DETROIT (Reuters) - Chrysler will introduce on Friday a new set of television commercials to promote the rollout of its redesigned primary pickup truck, the Ram Truck 1500, which appears at U.S. dealerships this month.
The 2013 Ram 1500 is one of the most important vehicles in the Chrysler lineup. The new commercials previewed for reporters on Monday seek to entice loyal buyers of better-selling pickups from Ford Motor Co
Chrysler's new 1500 will have best-in-class fuel economy of 25 miles per gallon, and that feature is prominent in most of the TV spots shown to reporters.
The advertisements which will also be rolled out in print and online spots, feature the brand's tagline, "Guts. Glory. Ram," which is spoken in all of the U.S. spots by the voice of the Ram brand, rugged and gravely voiced movie star Sam Elliott.
Ram truck broke away from the Dodge brand after Italy's Fiat SpA
Fred Diaz, head of the Ram Truck brand and chief of all Chrysler brands in Mexico, said the separate identity for the trucks makes it easier for marketing to specific national and regional audiences.
Diaz said that the fact that the new 1500 is being introduced now gives Ram Truck a chance to gain more share from its GM and Ford pickup truck rivals as the newest truck on the market until GM's new Chevrolet Silverado launches sometime in the middle of next year.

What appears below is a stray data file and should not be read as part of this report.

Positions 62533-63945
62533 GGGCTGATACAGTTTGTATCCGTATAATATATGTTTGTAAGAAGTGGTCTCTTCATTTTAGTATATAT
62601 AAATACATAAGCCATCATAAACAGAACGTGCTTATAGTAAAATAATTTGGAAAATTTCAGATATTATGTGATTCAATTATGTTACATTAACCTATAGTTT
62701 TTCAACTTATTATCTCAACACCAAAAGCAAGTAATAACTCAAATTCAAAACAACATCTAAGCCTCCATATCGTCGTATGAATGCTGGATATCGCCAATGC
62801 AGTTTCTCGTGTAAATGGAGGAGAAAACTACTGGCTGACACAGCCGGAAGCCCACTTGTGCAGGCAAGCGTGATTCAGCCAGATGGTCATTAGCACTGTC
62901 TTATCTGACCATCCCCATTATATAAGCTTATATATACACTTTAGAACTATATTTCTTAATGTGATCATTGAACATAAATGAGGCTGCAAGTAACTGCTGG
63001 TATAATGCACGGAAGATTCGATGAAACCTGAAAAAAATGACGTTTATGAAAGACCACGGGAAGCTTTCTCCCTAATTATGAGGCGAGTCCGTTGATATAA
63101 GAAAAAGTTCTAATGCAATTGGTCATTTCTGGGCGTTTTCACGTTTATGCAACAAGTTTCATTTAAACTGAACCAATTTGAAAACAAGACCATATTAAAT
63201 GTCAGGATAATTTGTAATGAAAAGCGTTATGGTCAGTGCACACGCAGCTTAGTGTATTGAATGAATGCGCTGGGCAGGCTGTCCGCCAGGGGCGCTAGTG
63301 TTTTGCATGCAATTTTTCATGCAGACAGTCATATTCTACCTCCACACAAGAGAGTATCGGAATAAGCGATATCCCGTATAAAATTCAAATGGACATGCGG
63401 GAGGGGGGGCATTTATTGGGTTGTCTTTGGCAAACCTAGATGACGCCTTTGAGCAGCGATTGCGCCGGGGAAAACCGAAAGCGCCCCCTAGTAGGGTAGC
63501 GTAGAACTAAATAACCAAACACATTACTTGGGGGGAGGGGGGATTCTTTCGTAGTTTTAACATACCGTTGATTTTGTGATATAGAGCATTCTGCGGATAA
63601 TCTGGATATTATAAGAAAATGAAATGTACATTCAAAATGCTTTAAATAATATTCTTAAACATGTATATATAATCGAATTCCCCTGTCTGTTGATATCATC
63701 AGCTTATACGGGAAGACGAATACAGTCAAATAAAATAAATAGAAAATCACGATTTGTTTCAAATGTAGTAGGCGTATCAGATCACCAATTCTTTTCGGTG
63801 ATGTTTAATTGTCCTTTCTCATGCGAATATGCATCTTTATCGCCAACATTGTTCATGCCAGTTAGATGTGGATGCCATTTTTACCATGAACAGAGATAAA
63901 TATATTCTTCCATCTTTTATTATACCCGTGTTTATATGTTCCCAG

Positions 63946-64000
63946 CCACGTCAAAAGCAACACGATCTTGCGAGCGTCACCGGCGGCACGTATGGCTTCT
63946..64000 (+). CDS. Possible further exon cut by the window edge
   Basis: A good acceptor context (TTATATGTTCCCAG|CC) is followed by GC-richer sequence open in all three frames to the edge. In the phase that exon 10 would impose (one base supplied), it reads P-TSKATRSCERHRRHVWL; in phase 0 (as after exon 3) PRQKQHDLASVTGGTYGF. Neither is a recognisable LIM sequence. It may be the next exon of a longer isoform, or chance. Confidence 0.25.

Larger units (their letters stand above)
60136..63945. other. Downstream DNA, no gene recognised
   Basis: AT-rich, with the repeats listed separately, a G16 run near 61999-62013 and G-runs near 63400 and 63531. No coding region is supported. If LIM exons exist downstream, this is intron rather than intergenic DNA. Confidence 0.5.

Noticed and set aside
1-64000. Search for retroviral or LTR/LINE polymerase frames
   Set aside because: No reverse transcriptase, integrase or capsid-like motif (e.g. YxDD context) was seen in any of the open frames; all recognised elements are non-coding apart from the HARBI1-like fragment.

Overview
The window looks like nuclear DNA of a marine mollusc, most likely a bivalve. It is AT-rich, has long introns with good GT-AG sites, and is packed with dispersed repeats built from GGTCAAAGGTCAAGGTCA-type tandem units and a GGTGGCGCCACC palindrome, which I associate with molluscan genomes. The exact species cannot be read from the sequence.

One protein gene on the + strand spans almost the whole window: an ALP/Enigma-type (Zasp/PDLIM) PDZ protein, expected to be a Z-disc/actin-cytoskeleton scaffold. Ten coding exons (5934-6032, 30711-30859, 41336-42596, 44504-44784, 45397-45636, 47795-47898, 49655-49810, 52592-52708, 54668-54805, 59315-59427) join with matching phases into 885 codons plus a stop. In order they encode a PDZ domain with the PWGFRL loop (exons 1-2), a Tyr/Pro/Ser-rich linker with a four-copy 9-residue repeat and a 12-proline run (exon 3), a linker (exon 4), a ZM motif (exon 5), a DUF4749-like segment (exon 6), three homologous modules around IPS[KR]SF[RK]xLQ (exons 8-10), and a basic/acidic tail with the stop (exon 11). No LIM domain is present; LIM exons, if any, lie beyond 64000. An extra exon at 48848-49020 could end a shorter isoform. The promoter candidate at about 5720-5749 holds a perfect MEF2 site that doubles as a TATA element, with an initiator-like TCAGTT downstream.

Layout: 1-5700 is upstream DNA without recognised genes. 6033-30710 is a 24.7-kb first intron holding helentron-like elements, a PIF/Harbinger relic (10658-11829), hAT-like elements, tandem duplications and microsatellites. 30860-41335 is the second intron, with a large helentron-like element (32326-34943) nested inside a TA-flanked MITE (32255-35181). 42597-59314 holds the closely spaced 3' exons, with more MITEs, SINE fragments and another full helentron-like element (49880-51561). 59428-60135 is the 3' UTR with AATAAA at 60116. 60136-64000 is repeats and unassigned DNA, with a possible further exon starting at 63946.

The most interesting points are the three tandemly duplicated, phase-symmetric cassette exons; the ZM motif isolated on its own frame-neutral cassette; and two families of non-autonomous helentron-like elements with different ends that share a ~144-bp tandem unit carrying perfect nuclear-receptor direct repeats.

About 17 percent of Ram Truck buyers are Hispanic, said Diaz, a fourth-generation Mexican-American who was raised in San Antonio.
Diaz introduced several Spanish-language commercials, which feature 17-time Latin Grammy winner Juanes. The spots feature the Spanish-language campaign "A Todo, Con Todo," which means "to everything, with everything."
"This particular audience buys a lot of pickup trucks," said Marissa Hunter, chief of Ram Truck advertising.
Hunter and Diaz said Chrysler is expanding its presence in Hispanic advertising across its brands, but Ram was leading the way.
Autodata Corp reported that through September in the U.S. pickup truck market, Chrysler was taking an 18.1 percent market share, compared to 39.3 percent for Ford's trucks and 34.8 percent for GM's trucks.
(Reporting By Bernie Woodall in Detroit; Editing by Tim Dobbyn)